We compared the ERP Floor Warden listing on the DRO Web site to the office locations of each Floor Warden listed in the FDIC employee directory. Of the 58 wardens assigned, 51 were correctly listed as Wardens on the floor for which they were currently assigned. Seven of the individuals were no longer on their assigned floor, and two of the seven wardens no longer worked at the DRO. The FDIC DRO Facilities Manager stated that DRO was in the process of verifying the Floor Warden listings floor by floor. DRO was contacting everyone on the list to determine whether the individuals still wanted to be a Floor Warden and was asking for volunteers on the floors where additional Floor Wardens were needed. Due to the recent downsizing in the DRO and numerous relocations of staff between floors, DRO was conducting this process once the moves had been completed.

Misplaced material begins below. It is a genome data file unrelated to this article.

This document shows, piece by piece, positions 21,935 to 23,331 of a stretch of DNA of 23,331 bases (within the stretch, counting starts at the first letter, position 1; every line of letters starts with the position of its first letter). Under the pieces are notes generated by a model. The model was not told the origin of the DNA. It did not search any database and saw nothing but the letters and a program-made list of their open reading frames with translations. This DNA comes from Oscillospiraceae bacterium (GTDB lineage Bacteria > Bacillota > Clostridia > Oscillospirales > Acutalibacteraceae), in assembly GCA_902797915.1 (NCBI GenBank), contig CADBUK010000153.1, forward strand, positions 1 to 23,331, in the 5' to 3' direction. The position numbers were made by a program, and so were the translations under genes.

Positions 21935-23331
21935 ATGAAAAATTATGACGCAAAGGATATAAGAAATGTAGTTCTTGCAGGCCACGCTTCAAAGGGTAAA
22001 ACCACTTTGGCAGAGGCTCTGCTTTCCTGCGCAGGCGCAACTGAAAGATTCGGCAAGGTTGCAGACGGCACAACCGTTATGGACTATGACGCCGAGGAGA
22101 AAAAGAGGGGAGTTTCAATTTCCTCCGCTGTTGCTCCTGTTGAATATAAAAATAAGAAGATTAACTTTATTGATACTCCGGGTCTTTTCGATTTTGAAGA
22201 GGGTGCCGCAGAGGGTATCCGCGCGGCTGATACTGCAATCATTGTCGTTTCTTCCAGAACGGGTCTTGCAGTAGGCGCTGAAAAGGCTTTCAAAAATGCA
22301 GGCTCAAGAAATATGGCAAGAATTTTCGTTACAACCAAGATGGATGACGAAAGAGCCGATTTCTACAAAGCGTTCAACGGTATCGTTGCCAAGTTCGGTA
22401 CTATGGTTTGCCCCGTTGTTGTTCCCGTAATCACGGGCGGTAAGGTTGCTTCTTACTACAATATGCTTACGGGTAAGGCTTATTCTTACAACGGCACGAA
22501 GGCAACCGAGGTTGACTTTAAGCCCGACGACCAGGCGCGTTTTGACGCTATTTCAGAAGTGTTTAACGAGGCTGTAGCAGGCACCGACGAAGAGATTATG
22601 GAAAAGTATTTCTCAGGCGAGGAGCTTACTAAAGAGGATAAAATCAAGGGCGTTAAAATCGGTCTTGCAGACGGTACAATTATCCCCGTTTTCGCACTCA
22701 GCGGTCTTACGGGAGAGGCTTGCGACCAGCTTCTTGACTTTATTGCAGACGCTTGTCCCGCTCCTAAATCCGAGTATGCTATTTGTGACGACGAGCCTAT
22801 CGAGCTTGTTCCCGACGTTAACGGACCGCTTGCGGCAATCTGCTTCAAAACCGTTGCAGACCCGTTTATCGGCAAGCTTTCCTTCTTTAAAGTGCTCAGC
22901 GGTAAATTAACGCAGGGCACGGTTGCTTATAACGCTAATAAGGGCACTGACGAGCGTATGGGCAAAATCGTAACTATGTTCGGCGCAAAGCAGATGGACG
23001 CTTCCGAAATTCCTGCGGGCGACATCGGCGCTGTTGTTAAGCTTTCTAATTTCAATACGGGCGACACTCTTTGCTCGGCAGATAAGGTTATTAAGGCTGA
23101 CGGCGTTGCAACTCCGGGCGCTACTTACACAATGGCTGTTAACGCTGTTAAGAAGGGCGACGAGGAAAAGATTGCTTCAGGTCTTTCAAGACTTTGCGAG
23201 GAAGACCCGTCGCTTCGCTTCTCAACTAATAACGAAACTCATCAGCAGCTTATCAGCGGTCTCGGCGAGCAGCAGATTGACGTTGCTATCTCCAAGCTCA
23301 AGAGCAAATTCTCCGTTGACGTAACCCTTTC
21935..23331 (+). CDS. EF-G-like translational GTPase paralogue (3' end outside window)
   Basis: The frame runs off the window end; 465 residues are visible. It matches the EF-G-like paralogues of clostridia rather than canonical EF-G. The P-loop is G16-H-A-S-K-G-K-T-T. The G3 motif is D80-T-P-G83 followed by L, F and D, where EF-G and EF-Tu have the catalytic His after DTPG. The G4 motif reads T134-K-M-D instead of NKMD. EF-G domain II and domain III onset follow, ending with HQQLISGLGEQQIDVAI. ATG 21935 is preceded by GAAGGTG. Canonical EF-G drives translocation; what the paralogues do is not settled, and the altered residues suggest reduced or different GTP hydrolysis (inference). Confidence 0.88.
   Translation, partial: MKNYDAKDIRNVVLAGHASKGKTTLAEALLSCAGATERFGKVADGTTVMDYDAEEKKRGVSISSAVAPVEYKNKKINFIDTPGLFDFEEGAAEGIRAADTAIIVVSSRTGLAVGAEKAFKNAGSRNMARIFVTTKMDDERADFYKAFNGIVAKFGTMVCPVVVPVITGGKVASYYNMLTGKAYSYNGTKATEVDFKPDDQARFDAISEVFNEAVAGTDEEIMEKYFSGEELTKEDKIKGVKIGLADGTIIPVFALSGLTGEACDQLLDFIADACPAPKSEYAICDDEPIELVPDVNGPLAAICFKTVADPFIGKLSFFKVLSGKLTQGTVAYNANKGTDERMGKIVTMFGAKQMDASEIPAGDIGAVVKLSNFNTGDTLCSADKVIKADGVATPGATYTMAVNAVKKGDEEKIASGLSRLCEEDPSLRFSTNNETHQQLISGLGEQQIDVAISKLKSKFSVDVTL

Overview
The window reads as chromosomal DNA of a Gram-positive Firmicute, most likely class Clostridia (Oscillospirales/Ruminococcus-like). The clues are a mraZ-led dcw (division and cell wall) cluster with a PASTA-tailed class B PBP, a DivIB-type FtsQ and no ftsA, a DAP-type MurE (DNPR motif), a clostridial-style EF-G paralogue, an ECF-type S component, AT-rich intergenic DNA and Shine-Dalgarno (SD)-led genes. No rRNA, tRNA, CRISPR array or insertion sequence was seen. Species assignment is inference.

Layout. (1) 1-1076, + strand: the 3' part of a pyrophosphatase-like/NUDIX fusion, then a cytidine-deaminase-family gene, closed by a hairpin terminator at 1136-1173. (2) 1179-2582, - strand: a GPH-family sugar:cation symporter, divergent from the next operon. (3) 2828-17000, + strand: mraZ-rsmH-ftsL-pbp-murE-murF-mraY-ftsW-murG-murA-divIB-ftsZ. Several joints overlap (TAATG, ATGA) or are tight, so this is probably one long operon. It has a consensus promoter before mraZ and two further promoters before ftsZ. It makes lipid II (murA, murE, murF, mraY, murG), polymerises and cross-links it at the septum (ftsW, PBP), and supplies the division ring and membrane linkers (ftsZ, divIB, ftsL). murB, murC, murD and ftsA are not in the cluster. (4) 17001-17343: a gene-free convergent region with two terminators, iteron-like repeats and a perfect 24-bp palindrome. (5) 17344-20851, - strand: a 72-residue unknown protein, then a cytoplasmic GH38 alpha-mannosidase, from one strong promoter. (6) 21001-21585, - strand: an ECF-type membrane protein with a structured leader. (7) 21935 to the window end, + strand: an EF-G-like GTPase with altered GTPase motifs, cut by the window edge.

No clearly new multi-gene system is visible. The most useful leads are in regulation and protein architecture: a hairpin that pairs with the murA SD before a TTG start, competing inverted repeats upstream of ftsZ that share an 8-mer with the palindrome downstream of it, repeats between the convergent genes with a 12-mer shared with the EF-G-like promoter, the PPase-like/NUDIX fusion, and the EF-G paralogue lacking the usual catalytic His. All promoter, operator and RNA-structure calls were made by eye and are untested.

The DRO ERP includes the responsibilities of the Floor Wardens in the event of an emergency and provides that Floor Wardens will attend training on a biannual basis. We surveyed a sample of 12 of the 58 wardens and found that only 6 of the 12 had read the ERP and only 1 had attended a briefing or other ERP training in the past year. Notwithstanding, 11 of the 12 employees we contacted were able to describe their Floor Warden responsibilities. The remaining employee was not aware that he had been assigned as a Floor Warden and indicated that he was not prepared to assume this responsibility. Additionally, 7 of the 12 employees suggested that more frequent briefings or meetings among the DRO Floor Wardens would be beneficial.